Five vendors have filed plans for improving the MNsure website, with information coming from the Optum division of Minnetonka-based UnitedHealth Group and the health insurance exchange in the District of Columbia.

MNsure issued a request for information (RFI) from vendors this summer to improve the shopping experience for people who use the website when buying health insurance.

The ideas come at a time of uncertainty for government-run websites like MNsure, given Republican calls to repeal the law that created them.

“MNsure finds the ideas presented in the RFI to be interesting and constructive,” exchange officials said in a statement. “It is vital that we explore the innovation that has occurred in this industry over the last three years.”

The Star Tribune obtained vendor responses this week through a state data request.

Minnesota launched the MNsure exchange in late 2013 to implement the federal Affordable Care Act (ACA), which called for new online marketplaces where individuals could buy coverage.

The exchanges are an option for people who don’t get coverage from an employer or government program like Medicare. While most states have relied on the federal government’s HealthCare.gov website for an exchange, Minnesota and the District of Columbia were in the minority that opted to create their own websites.

MNsure stumbled badly out of the gate in 2013 with a balky website and overwhelmed call center. The website has improved since then, but officials this summer said they wanted to see what vendors might be able to offer.

Allison O’Toole, the MNsure chief executive, mentioned in May that the District of Columbia might be able to help Minnesota, because the website for Washington D.C. consumers is easier to use.

Mila Kofman, the executive director of the DC Health Benefit Exchange Authority, did not put a price tag on her group’s services, but wrote in an Oct. 7 letter that she looked forward to creating “a first-in-the-nation state based marketplace partnership.”

The exchange in D.C. initially used the same commercial off-the-shelf products to build its website, Kofman wrote, and faced millions in annual licensing fees as a result.

“We now use open source code and an Agile approach,” she wrote. “Open source code means that we no longer have licensing fees. The Agile approach allows us to make fixes, corrections, changes and enhancements quickly.”

Optum responded to just a portion of the MNsure request, with the company saying it could help with the exchange’s “system of record” technology.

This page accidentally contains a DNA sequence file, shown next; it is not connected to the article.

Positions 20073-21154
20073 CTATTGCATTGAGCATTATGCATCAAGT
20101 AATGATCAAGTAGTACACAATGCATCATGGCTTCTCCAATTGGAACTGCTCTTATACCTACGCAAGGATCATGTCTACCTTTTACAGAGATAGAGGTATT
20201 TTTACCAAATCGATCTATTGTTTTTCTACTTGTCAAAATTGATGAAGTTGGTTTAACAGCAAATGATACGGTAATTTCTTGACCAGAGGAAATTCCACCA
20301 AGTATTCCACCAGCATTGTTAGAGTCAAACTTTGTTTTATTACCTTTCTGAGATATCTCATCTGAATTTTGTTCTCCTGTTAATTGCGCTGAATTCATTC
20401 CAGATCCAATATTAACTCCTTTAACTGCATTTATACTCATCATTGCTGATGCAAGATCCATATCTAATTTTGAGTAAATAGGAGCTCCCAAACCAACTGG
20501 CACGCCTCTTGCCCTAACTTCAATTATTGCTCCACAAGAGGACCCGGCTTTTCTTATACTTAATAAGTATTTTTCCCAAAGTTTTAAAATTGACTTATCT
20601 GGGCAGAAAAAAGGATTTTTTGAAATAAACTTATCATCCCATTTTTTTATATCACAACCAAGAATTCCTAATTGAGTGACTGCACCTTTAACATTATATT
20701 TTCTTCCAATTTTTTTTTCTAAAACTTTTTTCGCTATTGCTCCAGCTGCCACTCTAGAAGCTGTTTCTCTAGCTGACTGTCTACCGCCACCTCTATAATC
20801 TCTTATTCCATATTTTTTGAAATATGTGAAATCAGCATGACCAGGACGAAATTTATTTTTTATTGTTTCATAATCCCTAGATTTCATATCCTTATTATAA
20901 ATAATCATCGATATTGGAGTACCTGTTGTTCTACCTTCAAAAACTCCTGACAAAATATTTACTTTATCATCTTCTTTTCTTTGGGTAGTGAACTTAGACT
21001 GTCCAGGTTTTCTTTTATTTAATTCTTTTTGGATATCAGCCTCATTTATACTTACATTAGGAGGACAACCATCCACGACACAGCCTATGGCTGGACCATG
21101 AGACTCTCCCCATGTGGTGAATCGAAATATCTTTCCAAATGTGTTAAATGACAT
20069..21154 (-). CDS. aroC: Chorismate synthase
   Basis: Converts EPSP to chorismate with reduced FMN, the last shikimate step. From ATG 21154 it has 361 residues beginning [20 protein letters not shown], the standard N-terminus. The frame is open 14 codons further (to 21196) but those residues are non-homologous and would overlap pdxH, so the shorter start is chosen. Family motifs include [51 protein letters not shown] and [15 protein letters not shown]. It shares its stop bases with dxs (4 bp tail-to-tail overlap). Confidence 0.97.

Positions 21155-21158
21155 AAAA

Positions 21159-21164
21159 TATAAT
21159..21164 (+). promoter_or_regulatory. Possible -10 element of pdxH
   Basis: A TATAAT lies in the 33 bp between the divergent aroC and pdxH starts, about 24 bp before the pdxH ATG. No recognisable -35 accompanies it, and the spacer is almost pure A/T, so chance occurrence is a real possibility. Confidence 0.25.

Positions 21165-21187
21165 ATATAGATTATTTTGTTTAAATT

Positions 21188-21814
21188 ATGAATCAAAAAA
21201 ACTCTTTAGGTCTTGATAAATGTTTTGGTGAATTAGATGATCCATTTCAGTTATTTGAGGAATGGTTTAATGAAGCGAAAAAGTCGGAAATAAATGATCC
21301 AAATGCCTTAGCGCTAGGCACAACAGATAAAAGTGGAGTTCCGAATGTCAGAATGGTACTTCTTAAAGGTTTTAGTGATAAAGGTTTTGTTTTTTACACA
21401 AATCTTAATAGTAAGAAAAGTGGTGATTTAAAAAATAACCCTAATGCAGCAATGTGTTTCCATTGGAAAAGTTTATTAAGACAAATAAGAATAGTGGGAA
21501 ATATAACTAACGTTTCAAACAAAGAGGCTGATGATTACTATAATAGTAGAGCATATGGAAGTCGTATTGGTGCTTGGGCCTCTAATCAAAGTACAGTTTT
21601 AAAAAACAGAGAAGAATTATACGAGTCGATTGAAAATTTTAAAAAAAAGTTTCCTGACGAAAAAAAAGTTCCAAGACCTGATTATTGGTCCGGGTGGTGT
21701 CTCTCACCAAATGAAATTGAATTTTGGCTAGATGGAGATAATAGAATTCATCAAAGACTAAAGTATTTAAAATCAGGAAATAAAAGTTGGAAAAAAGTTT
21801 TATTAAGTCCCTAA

Optum was credited with a high-profile rescue of HealthCare.gov following technical problems in November 2013.

“Pricing approaches are flexible,” Optum said in its response.

A Virginia-based firm called hCentive Inc. estimated annual costs of nearly $4 million if MNsure used the company’s technology for a system of record, consumer shopping tools, decision support for enrollees and a platform for small business enrollment. It wasn’t clear if MNsure would see savings by moving to the new vendor.

Other responses came from California-based GetInsured and New York-based Softheon Inc.

GOP wants to ax MNsure

MNsure did not issue a formal request for proposals, but says it will discuss the information received with board members and legislators. Republicans who now control both the House and Senate in St. Paul have called for eliminating MNsure, which was launched by DFL Gov. Mark Dayton.

At the federal level, congressional Republicans and President-elect Trump have called for a repeal of the federal Affordable Care Act. They have also called for replacing the law, but it’s not clear what that would mean for the exchanges, said Cynthia Cox, a researcher with the Kaiser Family ­Foundation.

Many exchanges including MNsure are funded through a tax on insurance policies sold through the websites. Many who buy through a government-run exchange do so in order to tap federal tax credits provided by the federal health law, so repeal of the Affordable Care Act might eliminate a key incentive for using the exchanges.

Nonetheless, states that created their own exchanges might maintain the websites “so that consumers can still have that shopping experience,” Cox said.